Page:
Memories of striking the first tee shot of The 1999 Ryder Cup at The Country Club, Brookline, still give Paul Lawrie the shivers, but 13 years after his debut in golf’s greatest team event the former Open Champion can’t wait for a second bite.
For months, despite his strong position on the Ryder Cup Qualification Lists, Lawrie has steadfastly refused to accept he was a certainty for the European Team bound for Chicago until the end of the qualification race, and while this week’s Johnnie Walker Championship at Gleneagles is the final leg of the year-long quest, he cannot be caught and is finally prepared to openly talk about his return to the Ryder Cup fold.
Only one place among the ten automatic qualifiers remains in question with Nicolas Colsaerts, bidding to become the first Belgian to play in The Ryder Cup, needing a finish of no worse than second with two other players to overhaul Martin Kaymer, and the 1999 Open Champion is therefore among the nine certainties.
“It’s nice that it is done,” he said. “It’s been in the back and front of my mind for quite a while as you can imagine. It’s hard to get away from such a big tournament. I’m chuffed to be in, obviously. It's been a long time. It's been 13 years since I played last time, so can't wait.”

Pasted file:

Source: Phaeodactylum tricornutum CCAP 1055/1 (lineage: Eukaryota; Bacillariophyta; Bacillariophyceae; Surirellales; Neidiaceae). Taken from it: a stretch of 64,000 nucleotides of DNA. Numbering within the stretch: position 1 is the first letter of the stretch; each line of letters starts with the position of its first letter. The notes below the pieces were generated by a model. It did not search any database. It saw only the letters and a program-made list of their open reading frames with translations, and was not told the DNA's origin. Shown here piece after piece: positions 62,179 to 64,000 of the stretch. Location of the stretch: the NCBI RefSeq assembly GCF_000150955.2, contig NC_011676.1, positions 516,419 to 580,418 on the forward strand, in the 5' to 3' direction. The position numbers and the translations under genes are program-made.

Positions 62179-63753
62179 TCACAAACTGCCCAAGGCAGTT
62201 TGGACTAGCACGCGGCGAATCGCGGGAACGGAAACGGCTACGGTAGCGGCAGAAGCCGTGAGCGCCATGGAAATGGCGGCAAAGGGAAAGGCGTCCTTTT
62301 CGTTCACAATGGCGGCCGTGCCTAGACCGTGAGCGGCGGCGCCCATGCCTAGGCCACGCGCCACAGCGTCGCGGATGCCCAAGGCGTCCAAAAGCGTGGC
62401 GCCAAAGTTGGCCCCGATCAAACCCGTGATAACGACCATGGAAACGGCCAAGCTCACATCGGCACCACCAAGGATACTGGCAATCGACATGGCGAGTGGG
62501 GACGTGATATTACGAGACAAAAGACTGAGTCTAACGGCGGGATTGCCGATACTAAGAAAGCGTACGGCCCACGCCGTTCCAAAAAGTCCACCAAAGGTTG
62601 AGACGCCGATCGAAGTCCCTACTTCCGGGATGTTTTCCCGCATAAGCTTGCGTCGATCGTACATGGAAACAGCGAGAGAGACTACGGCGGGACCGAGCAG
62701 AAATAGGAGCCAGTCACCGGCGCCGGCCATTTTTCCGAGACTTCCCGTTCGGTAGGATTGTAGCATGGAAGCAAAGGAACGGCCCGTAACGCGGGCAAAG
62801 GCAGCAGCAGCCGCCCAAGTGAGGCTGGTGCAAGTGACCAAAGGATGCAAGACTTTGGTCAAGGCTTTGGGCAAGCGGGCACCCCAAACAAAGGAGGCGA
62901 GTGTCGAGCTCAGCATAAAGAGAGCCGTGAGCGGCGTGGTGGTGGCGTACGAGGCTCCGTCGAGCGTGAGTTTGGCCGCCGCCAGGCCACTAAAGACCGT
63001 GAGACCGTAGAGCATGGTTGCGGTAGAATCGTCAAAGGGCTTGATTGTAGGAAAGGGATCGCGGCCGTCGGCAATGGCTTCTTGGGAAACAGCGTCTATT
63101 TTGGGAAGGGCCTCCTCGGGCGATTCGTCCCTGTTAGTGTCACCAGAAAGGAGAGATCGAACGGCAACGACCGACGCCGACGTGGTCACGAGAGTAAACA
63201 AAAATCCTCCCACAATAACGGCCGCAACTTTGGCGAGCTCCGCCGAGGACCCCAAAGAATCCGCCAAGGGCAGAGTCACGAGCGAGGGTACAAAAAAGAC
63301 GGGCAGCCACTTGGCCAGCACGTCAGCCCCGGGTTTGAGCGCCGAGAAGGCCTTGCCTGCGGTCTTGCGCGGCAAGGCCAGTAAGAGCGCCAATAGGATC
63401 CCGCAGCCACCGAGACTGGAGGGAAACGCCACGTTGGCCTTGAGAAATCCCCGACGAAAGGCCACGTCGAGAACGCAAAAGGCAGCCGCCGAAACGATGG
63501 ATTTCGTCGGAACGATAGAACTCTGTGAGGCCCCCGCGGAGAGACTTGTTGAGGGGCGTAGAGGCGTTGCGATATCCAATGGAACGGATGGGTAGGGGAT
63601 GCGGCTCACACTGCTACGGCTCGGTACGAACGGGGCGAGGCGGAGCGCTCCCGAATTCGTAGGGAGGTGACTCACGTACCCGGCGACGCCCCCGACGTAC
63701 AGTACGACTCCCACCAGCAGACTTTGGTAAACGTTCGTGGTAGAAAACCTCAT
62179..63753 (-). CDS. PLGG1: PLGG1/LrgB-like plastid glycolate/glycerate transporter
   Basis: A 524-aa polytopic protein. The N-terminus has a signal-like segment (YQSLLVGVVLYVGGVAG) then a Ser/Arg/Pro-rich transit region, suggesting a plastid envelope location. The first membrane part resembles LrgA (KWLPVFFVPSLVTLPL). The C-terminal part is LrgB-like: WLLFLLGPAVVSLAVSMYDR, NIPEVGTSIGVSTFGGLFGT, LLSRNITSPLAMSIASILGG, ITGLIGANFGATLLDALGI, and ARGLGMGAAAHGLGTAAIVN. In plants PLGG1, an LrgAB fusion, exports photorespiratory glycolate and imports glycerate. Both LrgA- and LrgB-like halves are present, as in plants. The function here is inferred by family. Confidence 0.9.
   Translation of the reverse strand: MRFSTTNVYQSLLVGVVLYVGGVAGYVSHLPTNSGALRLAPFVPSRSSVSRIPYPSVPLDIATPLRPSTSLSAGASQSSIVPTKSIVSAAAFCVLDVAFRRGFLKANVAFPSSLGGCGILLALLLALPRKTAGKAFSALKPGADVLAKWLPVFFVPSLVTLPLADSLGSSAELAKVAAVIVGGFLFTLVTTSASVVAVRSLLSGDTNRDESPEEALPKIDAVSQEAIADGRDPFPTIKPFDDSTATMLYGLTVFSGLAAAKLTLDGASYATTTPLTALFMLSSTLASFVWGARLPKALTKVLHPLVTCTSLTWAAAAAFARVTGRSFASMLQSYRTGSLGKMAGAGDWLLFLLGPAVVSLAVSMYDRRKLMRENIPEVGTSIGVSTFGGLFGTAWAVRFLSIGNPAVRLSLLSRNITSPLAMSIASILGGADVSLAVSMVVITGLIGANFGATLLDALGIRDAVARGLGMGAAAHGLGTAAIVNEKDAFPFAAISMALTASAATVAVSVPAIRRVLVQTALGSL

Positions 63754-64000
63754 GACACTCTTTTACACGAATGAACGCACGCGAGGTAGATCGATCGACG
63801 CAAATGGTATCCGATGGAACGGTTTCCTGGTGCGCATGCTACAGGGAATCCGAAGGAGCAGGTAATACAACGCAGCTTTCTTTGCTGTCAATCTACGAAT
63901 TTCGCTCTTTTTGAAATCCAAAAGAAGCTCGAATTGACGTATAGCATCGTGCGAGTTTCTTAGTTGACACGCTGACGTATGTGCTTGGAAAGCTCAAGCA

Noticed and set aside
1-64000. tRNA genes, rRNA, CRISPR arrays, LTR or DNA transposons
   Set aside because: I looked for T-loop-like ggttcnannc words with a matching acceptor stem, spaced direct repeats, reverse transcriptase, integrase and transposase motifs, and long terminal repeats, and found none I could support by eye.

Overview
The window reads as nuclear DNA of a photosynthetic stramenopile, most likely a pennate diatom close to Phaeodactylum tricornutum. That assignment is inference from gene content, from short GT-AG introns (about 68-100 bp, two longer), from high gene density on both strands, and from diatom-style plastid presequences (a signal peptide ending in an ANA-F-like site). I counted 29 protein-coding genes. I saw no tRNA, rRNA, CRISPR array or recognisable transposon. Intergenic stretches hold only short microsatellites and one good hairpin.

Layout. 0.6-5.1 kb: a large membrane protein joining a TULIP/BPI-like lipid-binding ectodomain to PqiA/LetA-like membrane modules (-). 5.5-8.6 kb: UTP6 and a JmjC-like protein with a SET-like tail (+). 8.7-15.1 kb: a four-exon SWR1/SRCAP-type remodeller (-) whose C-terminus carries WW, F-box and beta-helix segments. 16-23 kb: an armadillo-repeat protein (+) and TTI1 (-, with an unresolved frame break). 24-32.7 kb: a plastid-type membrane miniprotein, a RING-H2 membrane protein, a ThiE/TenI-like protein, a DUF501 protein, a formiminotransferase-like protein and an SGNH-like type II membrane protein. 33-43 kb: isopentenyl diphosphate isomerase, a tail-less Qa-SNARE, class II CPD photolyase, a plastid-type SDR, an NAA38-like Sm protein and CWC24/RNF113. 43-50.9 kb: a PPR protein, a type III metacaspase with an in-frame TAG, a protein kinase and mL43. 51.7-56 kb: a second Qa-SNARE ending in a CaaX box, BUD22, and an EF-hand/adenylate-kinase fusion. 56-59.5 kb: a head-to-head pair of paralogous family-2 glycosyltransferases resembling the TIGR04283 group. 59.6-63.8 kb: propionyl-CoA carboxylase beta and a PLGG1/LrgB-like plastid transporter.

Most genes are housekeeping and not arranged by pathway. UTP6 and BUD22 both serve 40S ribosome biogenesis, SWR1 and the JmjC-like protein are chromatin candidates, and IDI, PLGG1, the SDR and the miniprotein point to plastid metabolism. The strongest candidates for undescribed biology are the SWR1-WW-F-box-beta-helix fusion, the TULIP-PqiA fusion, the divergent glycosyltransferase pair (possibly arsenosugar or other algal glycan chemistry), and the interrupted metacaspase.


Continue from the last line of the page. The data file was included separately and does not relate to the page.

Memories of that debut, when playing with Colin Montgomerie he hit the first shot of the opening morning, easily came flooding back.
“Not sure if the opening tee shot will ever go away from me,” he confessed. “I still wake up with wee shivers of it.
“It was not pretty. I was glad I did it, but the 15, 20 minutes beforehand, it was not great.
“But these are things that you look back and you think, it was great to do. You're standing there and there's everything moving apart from the ball, I can assure you. And I hit an alright shot; as long as I didn't miss it, I'd have taken any shot, whatever came out of the bag.
“And if I had a chance to do it again, I'd have to pass the baton on that, been there and done that, and let somebody else have the nerves.”
Lawrie has had a week off since the US PGA Championship, undertaking work with sponsors and concentrating on practice especially with his putting, and after driving down from Aberdeen this morning, will see the modified PGA Centenary Course at Gleneagles, host venue for The 2014 Ryder Cup, for the first time tomorrow.
“I haven't seen the changes yet but I'll play it tomorrow in the Pro Am,” he said. “I’m looking forward to that. It's a big week, especially for the Scottish lads, when you play in your home country, and hopefully there will be a big crowd out to watch the boys. Can't wait.”
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